Now that the snowbirds have started to head back home, there is a lot less traffic to maneuver. We went to our favorite part of the beach this morning and found even more erosion than we'd previously seen. In some areas, the sand has disappeared all the way up to the vegetation in the yards of the beach front homes. Normally, we would be walking on the higher level of sand. This doesn't bode well for the sea turtle nests this year. Hopefully, we won't have to weather another hurricane before the sand can be replenished.
There were plenty of brown pelicans fishing in the clear water. This one waved hello!
The osprey below had a precarious nest across the top of a tree. They aren't known for their neat and tidy nests, though!
We drove through Ding even though it wasn't at low tide. We saw a couple of birds. This osprey was busy with his bath.
As sometimes happens, I found better photos back at home! Our neighbor let me take some photos from her upper deck, so that I could get some closeups of the osprey nest. There are 2 babies this year.
The little orange-eyed babies are starting to lose their fuzzy down and getting some feathers.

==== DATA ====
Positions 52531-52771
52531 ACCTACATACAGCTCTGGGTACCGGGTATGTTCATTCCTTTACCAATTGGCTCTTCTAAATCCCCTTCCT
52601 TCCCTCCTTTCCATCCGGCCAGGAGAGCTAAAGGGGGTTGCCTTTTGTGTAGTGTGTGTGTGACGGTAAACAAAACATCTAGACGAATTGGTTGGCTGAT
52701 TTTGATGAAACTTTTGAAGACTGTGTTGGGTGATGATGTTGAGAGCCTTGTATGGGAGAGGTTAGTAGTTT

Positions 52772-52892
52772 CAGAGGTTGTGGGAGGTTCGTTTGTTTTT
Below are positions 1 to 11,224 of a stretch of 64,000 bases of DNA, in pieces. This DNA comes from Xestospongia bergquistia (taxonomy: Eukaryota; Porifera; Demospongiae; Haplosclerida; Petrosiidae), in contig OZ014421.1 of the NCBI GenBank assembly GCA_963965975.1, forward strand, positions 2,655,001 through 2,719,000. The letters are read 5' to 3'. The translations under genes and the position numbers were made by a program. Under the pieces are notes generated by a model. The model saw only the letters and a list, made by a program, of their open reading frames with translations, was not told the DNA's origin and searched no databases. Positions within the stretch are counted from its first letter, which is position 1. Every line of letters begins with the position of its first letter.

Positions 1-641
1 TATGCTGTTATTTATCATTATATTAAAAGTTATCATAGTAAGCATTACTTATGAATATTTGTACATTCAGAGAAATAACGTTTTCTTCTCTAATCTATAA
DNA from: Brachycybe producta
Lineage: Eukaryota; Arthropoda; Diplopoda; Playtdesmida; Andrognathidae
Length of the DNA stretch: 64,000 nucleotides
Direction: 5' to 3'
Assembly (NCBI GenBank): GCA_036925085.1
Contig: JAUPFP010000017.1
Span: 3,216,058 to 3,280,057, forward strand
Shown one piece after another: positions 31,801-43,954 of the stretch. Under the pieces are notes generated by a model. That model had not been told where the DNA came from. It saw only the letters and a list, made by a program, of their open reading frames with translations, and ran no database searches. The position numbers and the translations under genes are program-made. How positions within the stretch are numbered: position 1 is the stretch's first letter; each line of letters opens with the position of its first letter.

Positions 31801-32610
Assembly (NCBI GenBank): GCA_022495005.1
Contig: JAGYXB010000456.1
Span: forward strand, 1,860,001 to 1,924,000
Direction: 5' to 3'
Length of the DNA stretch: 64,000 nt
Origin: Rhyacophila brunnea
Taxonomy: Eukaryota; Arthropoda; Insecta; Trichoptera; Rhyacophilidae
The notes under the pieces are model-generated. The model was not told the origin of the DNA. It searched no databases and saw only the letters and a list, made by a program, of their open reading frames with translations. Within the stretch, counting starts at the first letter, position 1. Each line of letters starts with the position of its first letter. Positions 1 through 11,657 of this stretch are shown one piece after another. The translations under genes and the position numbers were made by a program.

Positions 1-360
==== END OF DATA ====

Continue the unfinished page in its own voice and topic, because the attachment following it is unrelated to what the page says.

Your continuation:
This male anhinga appears to be sitting on the nest, but the pretty egg isn't underneath him. I hope it isn't because it is not viable. Last year, there was an anhinga nest and a couple of yellow-crowned night heron nests on this limb out over the water. This year, it just appears to be this one nest so far. We've seen the yellow-crowned night herons in the tree, so hopefully there will be a nest soon.
This mallard duck is the king of the yard most days. He has a harem of several females that he chases around.
These next two photos were taken from my back deck. The swallow-tailed kite was in a tree a couple of houses away, across the lake. I watched her preen her feathers.
And then . . . she had a gentleman caller!